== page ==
Solving Housing Woes to Highlight CREBA National Convention

The country’s largest organization of key real estate industry players is intensifying its pursuit of solving the 5.5-million national housing backlog, which reportedly threatens to balloon to 6.5 million by 2030 if supply fails to cope with the consistent rise in demand as a result of population increase and other factors.

This pressing issue, among many others, will be the focus of a grand national convention that will be held by the Chamber of Real Estate and Builders Association (CREBA) in Bacolod City on October 7 to 10  within the  National Housing Month.

This year’s 24th CREBA national convention is also designed to address other housing concerns while fostering fellowship and generating business interactions among its members and partners.

“But topping CREBA’s priorities is its four-decade-long advocacy and vision of a home for every Filipino, which may require the pooling of all the necessary resources, expertise and efforts from all sectors, including the government in terms of physical and policy support infrastructure,” said Noel Carino, CREBA national president.

“The convention will enable us to listen to the novel ideas and possible solutions that government officials and CREBA members and partners from all over the Philippines and abroad can bring to the table.  It will be here (convention) that everyone gets the opportunity to contribute to this national effort,” Cariño said.

Charlie Gorayeb, CREBA national chairman,  said addressing the entire housing backlog would require some missionary zeal to accomplish, making CREBA target an ambitious 500,000 residential units annually for 20 years to catch up and overcome the deficit.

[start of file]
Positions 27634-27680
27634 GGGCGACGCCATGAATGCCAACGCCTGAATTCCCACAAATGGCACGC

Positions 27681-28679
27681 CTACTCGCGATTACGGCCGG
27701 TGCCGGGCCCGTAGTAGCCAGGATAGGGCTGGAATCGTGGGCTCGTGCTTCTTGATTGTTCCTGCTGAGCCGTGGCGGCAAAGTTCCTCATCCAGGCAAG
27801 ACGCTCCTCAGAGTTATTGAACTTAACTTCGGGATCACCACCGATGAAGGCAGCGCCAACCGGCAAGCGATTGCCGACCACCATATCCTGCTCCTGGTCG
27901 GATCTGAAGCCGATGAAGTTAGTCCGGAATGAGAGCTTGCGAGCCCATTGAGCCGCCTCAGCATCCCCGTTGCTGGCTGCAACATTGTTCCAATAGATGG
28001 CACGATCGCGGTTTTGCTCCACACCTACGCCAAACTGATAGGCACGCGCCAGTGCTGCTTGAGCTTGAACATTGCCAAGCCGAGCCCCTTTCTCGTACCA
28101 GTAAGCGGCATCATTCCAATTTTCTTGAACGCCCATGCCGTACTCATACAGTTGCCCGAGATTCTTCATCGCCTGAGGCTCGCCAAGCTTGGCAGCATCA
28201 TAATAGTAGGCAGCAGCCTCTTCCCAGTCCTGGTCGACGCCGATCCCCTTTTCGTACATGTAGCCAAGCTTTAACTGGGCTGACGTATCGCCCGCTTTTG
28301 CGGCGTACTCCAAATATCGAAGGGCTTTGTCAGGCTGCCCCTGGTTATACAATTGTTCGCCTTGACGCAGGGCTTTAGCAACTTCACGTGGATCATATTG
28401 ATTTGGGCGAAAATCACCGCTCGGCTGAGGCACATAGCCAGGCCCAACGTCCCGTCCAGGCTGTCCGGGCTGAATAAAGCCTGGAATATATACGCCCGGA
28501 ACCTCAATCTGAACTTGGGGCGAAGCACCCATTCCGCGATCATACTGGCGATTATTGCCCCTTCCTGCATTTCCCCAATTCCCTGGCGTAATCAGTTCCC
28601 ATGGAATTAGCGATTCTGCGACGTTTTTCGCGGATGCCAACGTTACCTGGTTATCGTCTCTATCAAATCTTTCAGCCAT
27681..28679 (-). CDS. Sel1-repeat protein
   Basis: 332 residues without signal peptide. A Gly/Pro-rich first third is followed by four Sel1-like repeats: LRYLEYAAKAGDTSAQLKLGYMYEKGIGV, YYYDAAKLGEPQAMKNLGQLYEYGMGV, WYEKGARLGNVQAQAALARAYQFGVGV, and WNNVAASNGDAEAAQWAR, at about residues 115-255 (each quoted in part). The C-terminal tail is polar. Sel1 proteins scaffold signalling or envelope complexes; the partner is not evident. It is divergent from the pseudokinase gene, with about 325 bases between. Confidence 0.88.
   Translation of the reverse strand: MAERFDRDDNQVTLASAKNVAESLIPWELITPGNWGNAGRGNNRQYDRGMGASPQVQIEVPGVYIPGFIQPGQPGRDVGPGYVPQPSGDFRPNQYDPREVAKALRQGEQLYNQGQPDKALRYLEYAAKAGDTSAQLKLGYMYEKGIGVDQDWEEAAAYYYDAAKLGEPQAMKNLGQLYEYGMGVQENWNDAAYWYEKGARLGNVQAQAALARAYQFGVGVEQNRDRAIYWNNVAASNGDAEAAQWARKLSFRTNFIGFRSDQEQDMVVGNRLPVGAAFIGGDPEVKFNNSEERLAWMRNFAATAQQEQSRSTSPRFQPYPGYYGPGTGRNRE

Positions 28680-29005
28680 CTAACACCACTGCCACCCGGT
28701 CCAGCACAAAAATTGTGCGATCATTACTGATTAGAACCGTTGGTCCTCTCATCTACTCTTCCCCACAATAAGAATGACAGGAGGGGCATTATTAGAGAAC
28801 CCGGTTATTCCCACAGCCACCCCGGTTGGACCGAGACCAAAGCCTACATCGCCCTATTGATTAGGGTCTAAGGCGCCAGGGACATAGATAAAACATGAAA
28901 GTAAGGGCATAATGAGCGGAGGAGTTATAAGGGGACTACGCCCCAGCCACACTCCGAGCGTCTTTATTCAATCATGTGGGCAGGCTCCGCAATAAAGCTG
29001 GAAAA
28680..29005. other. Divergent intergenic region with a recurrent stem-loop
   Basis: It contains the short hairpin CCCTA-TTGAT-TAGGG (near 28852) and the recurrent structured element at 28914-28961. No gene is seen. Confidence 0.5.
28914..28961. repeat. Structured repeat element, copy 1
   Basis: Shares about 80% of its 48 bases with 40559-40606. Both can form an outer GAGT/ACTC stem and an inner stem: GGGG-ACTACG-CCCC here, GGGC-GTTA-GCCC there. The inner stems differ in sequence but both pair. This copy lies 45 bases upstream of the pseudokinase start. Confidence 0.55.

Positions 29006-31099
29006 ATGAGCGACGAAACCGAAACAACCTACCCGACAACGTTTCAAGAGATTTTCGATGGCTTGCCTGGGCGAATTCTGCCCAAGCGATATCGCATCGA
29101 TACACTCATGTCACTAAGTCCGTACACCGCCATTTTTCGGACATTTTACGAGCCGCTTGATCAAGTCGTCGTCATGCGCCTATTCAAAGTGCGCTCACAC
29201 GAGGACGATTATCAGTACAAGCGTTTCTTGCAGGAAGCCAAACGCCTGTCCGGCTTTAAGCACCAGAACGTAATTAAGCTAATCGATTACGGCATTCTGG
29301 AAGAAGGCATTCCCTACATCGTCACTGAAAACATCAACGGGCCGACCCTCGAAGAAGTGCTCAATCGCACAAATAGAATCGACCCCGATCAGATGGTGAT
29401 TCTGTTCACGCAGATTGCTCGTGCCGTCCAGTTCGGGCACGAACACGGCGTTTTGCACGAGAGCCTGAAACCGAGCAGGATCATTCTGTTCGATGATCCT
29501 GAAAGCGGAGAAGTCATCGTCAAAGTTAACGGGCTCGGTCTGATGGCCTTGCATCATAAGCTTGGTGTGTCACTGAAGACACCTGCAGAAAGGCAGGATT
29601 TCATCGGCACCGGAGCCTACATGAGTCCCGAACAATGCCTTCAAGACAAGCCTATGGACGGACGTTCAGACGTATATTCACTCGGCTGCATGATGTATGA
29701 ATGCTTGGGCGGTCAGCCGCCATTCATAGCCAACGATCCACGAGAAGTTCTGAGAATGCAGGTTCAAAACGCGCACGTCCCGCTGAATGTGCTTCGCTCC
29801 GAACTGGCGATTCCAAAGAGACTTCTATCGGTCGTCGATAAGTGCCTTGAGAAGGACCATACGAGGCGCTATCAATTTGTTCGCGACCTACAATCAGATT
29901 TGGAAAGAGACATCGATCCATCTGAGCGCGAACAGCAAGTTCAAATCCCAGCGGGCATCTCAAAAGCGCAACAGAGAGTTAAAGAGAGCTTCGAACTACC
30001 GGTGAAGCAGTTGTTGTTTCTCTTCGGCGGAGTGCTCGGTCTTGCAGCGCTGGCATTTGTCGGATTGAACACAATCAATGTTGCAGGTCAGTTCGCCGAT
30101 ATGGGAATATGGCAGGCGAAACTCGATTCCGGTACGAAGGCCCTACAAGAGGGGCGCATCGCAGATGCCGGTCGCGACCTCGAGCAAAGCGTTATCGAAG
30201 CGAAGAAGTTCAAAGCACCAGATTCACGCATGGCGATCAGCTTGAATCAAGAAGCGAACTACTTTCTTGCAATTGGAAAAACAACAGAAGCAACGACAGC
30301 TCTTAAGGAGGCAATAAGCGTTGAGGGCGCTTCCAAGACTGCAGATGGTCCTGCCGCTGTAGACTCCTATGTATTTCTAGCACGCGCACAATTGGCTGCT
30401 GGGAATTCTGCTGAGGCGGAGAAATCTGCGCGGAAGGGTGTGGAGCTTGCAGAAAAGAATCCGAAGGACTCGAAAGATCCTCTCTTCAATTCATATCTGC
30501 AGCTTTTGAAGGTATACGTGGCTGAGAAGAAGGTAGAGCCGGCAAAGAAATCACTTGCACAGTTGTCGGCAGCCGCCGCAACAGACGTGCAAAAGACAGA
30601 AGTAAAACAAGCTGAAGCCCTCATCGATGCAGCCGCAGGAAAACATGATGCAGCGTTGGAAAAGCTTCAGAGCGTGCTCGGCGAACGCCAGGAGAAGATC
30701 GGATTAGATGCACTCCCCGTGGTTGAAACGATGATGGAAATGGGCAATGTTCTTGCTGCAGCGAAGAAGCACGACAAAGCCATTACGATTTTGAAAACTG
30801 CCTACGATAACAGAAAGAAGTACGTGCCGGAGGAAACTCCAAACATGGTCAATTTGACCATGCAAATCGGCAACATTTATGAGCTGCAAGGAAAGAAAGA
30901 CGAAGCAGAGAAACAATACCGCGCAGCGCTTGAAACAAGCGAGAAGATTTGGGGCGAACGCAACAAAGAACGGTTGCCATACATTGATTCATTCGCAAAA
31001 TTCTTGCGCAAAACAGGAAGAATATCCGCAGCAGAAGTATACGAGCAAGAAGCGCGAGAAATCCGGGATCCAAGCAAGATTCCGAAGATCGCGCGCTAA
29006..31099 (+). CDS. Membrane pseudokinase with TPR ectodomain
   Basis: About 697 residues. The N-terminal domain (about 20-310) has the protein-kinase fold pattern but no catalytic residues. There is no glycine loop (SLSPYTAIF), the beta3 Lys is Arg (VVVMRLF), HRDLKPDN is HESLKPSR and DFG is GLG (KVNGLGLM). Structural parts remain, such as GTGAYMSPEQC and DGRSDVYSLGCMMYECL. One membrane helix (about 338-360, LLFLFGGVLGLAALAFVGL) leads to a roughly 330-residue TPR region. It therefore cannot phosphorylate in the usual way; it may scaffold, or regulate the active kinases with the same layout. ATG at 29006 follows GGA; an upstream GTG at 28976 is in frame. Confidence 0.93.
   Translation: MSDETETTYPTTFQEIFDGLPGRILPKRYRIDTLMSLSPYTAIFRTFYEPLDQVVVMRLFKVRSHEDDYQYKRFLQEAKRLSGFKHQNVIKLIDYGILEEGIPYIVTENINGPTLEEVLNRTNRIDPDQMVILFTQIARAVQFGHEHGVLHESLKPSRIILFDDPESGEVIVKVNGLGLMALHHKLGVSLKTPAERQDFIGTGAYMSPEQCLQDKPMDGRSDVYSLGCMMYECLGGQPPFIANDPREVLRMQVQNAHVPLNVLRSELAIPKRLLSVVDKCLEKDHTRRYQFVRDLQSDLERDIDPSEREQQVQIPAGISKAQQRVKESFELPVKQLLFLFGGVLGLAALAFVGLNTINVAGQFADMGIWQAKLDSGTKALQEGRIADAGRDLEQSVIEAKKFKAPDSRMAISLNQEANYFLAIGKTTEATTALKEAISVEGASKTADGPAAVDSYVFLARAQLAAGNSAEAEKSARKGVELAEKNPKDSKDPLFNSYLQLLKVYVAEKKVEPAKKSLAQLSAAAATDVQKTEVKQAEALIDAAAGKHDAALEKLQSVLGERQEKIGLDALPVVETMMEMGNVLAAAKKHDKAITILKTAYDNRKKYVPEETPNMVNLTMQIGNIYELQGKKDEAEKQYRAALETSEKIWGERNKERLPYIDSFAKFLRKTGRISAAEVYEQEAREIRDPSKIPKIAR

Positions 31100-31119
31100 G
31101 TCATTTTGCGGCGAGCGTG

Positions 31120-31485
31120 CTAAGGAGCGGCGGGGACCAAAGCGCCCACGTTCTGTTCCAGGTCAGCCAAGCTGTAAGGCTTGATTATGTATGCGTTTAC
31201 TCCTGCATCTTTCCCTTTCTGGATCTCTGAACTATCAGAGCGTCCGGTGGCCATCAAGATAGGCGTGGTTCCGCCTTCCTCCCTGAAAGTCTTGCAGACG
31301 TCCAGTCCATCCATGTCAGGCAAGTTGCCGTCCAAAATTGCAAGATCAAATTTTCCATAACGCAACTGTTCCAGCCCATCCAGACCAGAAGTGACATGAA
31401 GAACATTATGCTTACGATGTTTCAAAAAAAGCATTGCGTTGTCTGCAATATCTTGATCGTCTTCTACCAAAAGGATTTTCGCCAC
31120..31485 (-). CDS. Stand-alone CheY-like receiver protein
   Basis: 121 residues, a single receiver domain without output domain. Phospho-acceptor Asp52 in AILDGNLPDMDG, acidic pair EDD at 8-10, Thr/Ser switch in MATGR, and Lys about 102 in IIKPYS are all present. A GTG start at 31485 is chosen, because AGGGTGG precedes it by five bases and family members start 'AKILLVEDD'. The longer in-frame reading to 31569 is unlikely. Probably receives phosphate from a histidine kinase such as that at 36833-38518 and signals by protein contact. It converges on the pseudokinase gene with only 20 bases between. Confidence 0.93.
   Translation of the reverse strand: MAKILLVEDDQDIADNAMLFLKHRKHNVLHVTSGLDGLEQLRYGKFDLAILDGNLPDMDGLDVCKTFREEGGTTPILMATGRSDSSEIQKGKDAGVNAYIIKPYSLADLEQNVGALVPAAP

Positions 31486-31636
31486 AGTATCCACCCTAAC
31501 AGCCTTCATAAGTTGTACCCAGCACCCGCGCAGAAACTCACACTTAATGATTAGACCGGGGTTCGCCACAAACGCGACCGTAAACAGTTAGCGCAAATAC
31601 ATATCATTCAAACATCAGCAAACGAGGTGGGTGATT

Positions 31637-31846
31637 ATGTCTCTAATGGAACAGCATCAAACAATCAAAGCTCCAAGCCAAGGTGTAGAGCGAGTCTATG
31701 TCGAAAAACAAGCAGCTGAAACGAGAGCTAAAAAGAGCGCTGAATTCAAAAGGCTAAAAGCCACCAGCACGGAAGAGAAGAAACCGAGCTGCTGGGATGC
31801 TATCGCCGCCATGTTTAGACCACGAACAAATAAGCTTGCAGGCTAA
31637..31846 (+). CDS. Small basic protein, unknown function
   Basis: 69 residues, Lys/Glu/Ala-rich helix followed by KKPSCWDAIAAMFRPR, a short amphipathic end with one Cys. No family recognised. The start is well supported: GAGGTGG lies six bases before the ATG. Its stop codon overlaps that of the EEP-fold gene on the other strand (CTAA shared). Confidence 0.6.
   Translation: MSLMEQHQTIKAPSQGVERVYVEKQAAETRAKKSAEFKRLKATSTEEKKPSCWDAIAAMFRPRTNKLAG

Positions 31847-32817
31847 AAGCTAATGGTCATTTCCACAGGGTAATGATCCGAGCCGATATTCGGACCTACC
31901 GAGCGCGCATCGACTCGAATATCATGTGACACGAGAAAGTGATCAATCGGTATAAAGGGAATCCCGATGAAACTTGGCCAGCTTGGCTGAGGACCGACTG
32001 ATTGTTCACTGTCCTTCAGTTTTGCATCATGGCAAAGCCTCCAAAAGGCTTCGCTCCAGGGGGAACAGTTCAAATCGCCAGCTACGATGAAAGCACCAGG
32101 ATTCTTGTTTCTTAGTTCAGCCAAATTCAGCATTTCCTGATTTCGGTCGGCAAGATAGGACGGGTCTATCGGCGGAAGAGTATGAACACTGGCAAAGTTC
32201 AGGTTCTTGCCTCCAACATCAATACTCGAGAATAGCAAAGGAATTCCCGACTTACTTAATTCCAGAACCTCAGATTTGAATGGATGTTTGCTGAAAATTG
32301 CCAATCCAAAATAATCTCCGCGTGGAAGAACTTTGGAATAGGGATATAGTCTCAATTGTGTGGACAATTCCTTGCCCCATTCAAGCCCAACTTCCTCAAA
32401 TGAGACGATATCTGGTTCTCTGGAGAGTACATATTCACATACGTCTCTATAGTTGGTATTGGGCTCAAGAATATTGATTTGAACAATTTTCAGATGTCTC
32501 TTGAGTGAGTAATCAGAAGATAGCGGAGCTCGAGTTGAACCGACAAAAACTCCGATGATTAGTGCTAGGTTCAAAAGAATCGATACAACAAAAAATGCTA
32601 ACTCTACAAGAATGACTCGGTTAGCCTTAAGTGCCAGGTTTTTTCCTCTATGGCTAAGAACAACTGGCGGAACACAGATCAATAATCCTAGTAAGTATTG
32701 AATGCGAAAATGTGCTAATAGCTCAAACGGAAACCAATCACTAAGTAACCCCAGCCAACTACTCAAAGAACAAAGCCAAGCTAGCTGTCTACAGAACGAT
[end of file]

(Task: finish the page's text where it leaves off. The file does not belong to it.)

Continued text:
“That number (500,000) is actually more than double the industry’s capacity to supply such that our target entails massive resources and capital, including political will in the form of a strong and comprehensive policy infrastructure support,” Gorayeb said.

Earlier, Gorayeb cited a package of reforms including long-term asset securitization covering both property and receivables, the operation of a secondary market for securitized assets under the administration of a government agency, and access to public funds for socialized and economic housing through a so-called “Centralized Homebuyer Financing Program” involving the Social Security System, Government Service Insurance System, Pag-IBIG and the unused Agri-Agra funds of banks.

The Agri-Agra funds accrue from the mandatory credit allocation of 25 percent of the banks’ total loanable portfolio for lending to the agriculture and fisheries sectors, with at least 10 percent for agrarian reform beneficiaries.

“This scheme of mandatory allocation may also apply to the housing sector, wherein real estate and property firms may be required to allocate a certain percentage of their projects for socialized housing,” Cariño said in referring to the backlog as mostly comprised by the poor.

“This requirement (mandatory allocation) can be incentivized with certain tax concessions by the government while making it possible to rechannel a portion of foreign investments in high-end tourism-related property development to mass housing,” Cariño explained.

Florante  Ofrecio, convention chairman, said all potential measures in addressing the housing backlog would be discussed during the convention at the SMX Bacolod, and then undergo a careful study in consultation with the appropriate industry sectors.


Malaya Business Insight

August 27, 2015